Trump Acquitted; Cassidy Votes “Guilty”
WASHINGTON (AP)--The Senate has acquitted Donald Trump of inciting the Jan. 6 attack on the U.S. Capitol, bringing his trial to a close and giving the former president a historic second victory in the court of impeachment.
Seven Republicans voted to convict Trump. Voting to find Trump guilty were GOP Sens. Richard Burr of North Carolina, Bill Cassidy of Louisiana, Susan Collins of Maine, Lisa Murkowski of Alaska, Mitt Romney of Utah, Ben Sasse of Nebraska, Patrick Toomey of Pennsylvania.
Cassidy released a statement after the vote. Cassidy, R-Baton Rouge, said:
“Our Constitution and our country is more important than any one person. I voted to convict President Trump because he is guilty.”
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The Louisiana Republican Party swiftly condemned Cassidy's vote.
And then the Louisiana GOP censured Sen Cassidy.
State Rep. Blake Miguez, R-New Iberia, the House GOP Leader, also condemned Cassidy's vote.
Romney’s “guilty” vote at Trump’s initial impeachment trial last February had made him the first senator to ever vote to convict a president of the same party.
Trump is the first president to be impeached twice, and he is also now twice acquitted as the majority of Republicans defended his actions. The Senate voted 57-43 that Trump is “not guilty” of incitement. Two thirds of the Senate, or 67 votes, was needed for conviction.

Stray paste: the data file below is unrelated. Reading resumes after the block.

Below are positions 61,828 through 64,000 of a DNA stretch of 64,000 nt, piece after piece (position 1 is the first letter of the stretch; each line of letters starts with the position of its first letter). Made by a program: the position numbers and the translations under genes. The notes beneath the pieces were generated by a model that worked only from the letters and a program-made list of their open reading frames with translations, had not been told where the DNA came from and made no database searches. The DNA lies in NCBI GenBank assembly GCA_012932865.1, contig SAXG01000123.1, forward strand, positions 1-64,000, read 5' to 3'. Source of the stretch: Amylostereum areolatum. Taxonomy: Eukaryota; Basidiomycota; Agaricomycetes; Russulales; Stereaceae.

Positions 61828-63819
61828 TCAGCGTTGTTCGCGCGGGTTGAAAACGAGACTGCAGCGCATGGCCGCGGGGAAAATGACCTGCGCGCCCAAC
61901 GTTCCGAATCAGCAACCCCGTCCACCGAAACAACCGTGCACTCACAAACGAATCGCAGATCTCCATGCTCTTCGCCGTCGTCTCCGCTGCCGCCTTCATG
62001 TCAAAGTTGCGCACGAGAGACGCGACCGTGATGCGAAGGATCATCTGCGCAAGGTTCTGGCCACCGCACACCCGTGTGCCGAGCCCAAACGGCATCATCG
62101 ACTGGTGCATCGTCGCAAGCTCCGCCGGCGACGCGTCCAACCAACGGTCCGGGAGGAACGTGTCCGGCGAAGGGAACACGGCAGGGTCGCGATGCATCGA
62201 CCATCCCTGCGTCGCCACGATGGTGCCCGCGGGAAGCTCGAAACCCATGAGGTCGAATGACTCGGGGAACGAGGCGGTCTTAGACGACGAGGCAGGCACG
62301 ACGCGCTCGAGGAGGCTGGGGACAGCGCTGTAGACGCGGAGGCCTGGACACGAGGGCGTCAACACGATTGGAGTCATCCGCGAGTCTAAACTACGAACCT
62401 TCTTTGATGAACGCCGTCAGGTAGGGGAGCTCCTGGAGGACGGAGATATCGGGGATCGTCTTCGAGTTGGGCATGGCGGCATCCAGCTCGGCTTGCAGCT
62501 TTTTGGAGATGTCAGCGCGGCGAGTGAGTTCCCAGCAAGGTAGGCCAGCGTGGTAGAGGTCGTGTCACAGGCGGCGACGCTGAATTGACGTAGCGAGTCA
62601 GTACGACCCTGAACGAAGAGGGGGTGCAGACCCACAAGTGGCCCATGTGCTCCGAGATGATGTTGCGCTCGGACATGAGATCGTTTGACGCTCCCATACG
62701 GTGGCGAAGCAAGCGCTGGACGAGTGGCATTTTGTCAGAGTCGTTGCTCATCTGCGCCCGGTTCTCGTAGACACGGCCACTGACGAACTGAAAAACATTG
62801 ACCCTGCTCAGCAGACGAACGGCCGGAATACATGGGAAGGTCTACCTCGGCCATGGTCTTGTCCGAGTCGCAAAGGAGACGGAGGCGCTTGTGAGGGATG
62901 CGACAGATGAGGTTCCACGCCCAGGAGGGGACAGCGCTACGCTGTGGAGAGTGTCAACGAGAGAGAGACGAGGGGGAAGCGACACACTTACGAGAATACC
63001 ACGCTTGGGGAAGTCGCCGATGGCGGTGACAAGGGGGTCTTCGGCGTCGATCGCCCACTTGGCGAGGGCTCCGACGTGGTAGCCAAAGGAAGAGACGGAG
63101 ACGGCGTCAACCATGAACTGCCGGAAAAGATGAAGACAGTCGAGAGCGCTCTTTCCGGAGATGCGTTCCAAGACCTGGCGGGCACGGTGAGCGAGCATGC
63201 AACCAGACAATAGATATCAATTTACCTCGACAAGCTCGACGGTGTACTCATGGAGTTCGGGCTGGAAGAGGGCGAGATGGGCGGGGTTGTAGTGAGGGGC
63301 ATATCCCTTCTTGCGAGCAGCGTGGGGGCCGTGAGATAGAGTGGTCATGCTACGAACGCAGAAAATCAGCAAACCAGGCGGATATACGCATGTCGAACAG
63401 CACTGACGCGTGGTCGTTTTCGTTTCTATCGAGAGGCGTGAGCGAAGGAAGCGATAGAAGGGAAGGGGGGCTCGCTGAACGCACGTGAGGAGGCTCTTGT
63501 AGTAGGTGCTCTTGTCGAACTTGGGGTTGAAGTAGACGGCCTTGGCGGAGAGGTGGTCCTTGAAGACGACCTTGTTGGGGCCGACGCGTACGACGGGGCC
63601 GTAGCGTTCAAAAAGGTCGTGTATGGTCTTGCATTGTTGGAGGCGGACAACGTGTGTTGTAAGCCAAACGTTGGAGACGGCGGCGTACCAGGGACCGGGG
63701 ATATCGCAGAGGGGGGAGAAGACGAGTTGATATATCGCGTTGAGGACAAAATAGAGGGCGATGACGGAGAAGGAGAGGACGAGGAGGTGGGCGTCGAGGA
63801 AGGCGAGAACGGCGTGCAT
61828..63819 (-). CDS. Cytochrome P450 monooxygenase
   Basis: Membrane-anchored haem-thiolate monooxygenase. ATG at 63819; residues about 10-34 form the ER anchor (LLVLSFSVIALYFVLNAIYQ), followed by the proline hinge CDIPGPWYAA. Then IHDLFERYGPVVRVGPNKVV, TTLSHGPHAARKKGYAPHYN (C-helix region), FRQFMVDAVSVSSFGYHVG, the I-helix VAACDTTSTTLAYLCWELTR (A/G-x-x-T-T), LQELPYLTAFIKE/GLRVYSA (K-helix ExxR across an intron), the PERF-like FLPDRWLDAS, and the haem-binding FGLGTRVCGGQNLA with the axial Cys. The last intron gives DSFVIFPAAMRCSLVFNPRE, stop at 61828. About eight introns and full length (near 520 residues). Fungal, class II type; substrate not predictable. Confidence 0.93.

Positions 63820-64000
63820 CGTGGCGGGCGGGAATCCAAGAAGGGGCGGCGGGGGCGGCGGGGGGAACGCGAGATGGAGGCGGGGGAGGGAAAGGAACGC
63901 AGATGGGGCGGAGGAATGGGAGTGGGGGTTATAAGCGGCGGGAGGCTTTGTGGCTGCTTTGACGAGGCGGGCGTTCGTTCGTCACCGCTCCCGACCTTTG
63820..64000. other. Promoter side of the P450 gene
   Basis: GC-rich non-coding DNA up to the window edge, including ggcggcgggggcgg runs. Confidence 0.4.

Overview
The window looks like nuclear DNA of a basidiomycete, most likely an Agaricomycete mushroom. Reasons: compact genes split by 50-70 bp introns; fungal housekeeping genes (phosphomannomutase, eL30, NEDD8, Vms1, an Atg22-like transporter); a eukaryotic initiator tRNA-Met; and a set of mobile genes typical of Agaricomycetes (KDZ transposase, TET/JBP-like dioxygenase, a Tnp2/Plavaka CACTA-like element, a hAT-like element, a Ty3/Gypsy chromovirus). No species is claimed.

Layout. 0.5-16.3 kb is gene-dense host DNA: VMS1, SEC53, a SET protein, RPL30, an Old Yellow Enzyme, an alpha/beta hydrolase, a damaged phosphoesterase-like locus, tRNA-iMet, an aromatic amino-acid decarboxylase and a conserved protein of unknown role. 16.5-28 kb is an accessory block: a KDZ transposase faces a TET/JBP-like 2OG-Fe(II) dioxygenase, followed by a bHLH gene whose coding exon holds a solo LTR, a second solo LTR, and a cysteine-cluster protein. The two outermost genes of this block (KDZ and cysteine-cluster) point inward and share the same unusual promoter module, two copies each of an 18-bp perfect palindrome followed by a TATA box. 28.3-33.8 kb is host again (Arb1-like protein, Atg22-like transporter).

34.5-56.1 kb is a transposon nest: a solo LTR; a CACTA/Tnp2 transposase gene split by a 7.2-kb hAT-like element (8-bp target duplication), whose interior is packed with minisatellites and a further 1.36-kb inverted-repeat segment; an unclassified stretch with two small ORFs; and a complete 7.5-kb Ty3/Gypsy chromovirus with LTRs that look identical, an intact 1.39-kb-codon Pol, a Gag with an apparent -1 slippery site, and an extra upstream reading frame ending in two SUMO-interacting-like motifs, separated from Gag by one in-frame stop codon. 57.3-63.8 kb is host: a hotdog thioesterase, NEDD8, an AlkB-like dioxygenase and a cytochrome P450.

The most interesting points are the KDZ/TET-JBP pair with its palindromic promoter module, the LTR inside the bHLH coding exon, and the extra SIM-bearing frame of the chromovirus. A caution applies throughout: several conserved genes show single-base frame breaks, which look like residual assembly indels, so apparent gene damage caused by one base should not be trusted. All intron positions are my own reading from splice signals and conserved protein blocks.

House Democrats argued that Trump caused the violent attack by repeating for months the false claims that the election was stolen from him, and then calling on his supporters to “fight like hell” just before they laid siege to the Capitol. Democrats argued that Trump had “obvious intent” as he egged on supporters they said were primed for violence.
Trump’s lawyers argued that the trial was brought on by Democrats’ “hatred” of Trump and that it was unconstitutional because he had left office. They said the rioters acted on their own accord, despite Trump’s words. And they argued that Trump was protected by freedom of speech and to convict him for something he said would set a dangerous precedent.